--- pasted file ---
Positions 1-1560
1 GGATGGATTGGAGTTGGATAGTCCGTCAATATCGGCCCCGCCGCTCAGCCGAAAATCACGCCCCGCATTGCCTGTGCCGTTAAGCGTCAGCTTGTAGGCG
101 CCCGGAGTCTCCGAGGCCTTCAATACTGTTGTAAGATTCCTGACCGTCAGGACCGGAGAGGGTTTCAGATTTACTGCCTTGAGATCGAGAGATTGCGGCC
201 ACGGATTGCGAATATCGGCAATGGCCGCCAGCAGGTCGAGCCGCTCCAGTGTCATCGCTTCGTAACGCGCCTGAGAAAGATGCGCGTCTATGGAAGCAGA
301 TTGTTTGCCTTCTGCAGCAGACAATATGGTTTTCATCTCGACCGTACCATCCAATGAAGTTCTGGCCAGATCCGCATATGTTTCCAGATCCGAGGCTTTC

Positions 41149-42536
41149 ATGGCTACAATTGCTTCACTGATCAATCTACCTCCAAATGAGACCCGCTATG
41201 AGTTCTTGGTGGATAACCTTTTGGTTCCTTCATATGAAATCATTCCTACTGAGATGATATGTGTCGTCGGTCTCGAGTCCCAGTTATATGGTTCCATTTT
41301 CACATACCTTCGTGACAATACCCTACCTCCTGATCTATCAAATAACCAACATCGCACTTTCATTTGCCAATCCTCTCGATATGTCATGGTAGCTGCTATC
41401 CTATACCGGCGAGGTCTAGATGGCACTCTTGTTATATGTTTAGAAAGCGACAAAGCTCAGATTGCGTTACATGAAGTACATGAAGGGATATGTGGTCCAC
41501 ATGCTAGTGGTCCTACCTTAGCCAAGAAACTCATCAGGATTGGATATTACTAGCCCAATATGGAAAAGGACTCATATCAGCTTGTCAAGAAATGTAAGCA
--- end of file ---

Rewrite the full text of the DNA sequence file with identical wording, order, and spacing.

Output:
Positions 1-1560
1 GGATGGATTGGAGTTGGATAGTCCGTCAATATCGGCCCCGCCGCTCAGCCGAAAATCACGCCCCGCATTGCCTGTGCCGTTAAGCGTCAGCTTGTAGGCG
101 CCCGGAGTCTCCGAGGCCTTCAATACTGTTGTAAGATTCCTGACCGTCAGGACCGGAGAGGGTTTCAGATTTACTGCCTTGAGATCGAGAGATTGCGGCC
201 ACGGATTGCGAATATCGGCAATGGCCGCCAGCAGGTCGAGCCGCTCCAGTGTCATCGCTTCGTAACGCGCCTGAGAAAGATGCGCGTCTATGGAAGCAGA
301 TTGTTTGCCTTCTGCAGCAGACAATATGGTTTTCATCTCGACCGTACCATCCAATGAAGTTCTGGCCAGATCCGCATATGTTTCCAGATCCGAGGCTTTC

Positions 41149-42536
41149 ATGGCTACAATTGCTTCACTGATCAATCTACCTCCAAATGAGACCCGCTATG
41201 AGTTCTTGGTGGATAACCTTTTGGTTCCTTCATATGAAATCATTCCTACTGAGATGATATGTGTCGTCGGTCTCGAGTCCCAGTTATATGGTTCCATTTT
41301 CACATACCTTCGTGACAATACCCTACCTCCTGATCTATCAAATAACCAACATCGCACTTTCATTTGCCAATCCTCTCGATATGTCATGGTAGCTGCTATC
41401 CTATACCGGCGAGGTCTAGATGGCACTCTTGTTATATGTTTAGAAAGCGACAAAGCTCAGATTGCGTTACATGAAGTACATGAAGGGATATGTGGTCCAC
41501 ATGCTAGTGGTCCTACCTTAGCCAAGAAACTCATCAGGATTGGATATTACTAGCCCAATATGGAAAAGGACTCATATCAGCTTGTCAAGAAATGTAAGCA